Apple Tightens Its Golden Handcuffshttp://www.fool.com/investing/general/2013/03/01/apple-tightens-its-golden-handcuffs.aspx Evan Niu, CFA, CFA
March 1, 2013
Despite Apple's (NASDAQ: AAPL) uneventful annual shareholder meeting last Wednesday, the company has made some changes to its corporate bylaws (link opens PDF).
Leading up to the meeting, Greenlight Capital's David Einhorn scored a victory in his suit against Apple, whereby Apple could not bundle three separate matters into one single vote. Apple had proposed some changes that it felt were in the best interests of shareholders and corporate governance advocates, but Einhorn wasn't keen on the provision on preferreds. Apple had to remove the vote just days before the meeting.
As it turns out, Apple had actually decided to change its mind on another proposed measure, quietly instituting a change at the beginning of February that was just now noticed. Apple is tightening its golden handcuffs on executives.
These are the ownership requirements now being implemented on employees and directors.
Qualifying ownership includes any shares that these individuals own directly, own jointly or separately by a spouse, or hold in a trust. Equity awards only count once they're vested, so that 1 million restricted stock unit grant that Tim Cook received upon becoming CEO won't count quite yet.
The company expects these requirements to be satisfied for Cook and the board by November 2017, and other executives have until February 2018. Any new executive that becomes subject to the requirements has five years to meet the compliance requirement.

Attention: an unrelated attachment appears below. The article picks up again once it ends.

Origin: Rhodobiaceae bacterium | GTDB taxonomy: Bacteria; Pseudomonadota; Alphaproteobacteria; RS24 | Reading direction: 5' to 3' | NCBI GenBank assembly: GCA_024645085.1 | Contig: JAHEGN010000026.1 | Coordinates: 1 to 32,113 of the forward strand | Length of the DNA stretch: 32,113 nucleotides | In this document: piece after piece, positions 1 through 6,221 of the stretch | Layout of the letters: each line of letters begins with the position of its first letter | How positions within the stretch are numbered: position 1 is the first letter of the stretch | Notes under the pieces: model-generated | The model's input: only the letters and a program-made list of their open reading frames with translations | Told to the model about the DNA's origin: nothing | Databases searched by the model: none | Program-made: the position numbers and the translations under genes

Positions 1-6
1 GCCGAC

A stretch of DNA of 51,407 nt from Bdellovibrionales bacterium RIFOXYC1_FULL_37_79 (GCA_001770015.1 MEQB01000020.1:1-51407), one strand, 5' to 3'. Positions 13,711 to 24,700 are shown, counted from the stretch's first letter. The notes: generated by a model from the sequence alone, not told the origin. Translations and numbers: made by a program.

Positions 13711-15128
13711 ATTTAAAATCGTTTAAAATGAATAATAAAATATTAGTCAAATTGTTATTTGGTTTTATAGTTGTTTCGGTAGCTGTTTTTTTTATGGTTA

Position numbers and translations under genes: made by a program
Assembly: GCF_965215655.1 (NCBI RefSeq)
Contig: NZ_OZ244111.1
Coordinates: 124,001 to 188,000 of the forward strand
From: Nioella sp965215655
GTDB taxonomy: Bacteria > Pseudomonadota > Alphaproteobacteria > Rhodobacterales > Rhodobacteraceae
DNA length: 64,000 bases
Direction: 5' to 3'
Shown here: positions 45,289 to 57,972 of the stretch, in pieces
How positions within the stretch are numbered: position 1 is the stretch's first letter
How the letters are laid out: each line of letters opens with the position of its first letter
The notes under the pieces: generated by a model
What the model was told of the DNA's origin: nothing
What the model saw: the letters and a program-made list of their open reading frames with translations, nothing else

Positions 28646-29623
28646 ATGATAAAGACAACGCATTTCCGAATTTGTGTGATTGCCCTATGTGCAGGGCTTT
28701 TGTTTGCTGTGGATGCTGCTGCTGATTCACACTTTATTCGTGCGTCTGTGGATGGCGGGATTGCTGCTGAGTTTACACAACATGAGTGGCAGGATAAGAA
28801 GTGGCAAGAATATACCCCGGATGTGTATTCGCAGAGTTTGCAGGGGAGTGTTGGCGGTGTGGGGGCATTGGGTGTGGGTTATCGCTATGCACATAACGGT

Here are the salaries and retainers and related requirements for 2013.
Cook's most recent Form 4 shows that he owns 13,858 shares directly, which is worth just under $6 million at current prices. However, remember that Cook was holding over 1.1 million restricted stock units, or RSUs, as of the proxy date. He became CEO in 2011 and he will have 500,000 shares vest in 2016. Once that happens, that ownership requirement will look like a drop in the bucket. At current prices, half a million shares are worth $216 million. The only way that those shares vesting will fail to meet his holding requirement is if Apple declines by 96% over the next three years, so I think he's safe.
CFO Peter Oppenheimer is currently the proud owner of 4,834 shares, valued at $2.1 million, so he's not too f